It is important to take this medication exactly as prescribed by your doctor. If you miss a dose, take it as soon as possible and continue with your regular schedule. If it is almost time for your next dose, skip the missed dose and continue with your regular dosing schedule. Do not take a double dose to make up for a missed one. If you are not sure what to do after missing a dose, contact your doctor or pharmacist for advice.
Store at room temperature in a dry place and keep out of the reach of children.
Do not dispose of medications in wastewater (e.g. down the sink or in the toilet) or in household garbage. Ask your pharmacist how to dispose of medications that are no longer needed or have expired.
Who should NOT take this medication?
Do not take this medication if you:
- are allergic to allopurinol or any ingredients of this medication
- have previously developed a severe reaction to allopurinol or any ingredients of this medication
- are a child (except to treat high levels of uric acid caused by cancer or Lesch-Nyhan syndrome)
- are breast-feeding (except to treat high levels of uric acid caused by cancer)
What side effects are possible with this medication?
Many medications can cause side effects. A side effect is an unwanted response to a medication when it is taken in normal doses. Side effects can be mild or severe, temporary or permanent.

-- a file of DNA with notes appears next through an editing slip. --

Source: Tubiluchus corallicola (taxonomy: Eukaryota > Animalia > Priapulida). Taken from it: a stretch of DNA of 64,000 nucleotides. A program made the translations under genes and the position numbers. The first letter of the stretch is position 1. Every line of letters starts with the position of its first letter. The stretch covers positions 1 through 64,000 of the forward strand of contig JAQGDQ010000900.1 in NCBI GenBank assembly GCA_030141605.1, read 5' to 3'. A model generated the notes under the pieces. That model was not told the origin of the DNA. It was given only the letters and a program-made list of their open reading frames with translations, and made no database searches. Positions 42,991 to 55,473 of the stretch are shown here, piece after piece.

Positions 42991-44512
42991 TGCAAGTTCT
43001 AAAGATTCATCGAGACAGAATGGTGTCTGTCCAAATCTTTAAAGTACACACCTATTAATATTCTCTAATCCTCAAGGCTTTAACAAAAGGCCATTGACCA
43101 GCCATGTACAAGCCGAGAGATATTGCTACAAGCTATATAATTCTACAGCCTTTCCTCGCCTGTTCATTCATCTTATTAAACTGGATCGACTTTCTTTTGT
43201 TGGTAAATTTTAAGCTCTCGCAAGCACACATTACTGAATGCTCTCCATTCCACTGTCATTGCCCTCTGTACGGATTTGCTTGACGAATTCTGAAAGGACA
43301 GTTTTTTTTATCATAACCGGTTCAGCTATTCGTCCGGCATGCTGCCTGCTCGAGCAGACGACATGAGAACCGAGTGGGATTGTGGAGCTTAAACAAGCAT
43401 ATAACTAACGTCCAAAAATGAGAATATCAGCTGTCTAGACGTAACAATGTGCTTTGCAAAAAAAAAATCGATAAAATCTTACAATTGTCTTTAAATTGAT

The side effects listed below are not experienced by everyone who takes this medication. If you are concerned about side effects, discuss the risks and benefits of this medication with your doctor.
The following side effects have been reported by at least 1% of people taking this medication. Many of these side effects can be managed, and some may go away on their own over time.
Contact your doctor if you experience these side effects and they are severe or bothersome. Your pharmacist may be able to advise you on managing side effects.
- change in normal bowel habits
- changed sense of taste
- decreased fertility (men)
- decreased sexual ability
- hair colour changes
- hair loss
- mouth sores
- pale, bulky, or foul-smelling stool
- stomach pain vomiting
Although most of the side effects listed below don't happen very often, they could lead to serious problems if you do not seek medical attention.
Check with your doctor as soon as possible if any of the following side effects occur:
- boils (red, swollen, painful bumps under the skin)
- chest pain
- enlarged breasts (men)
- numbness, tingling, pain, or weakness in hands or feet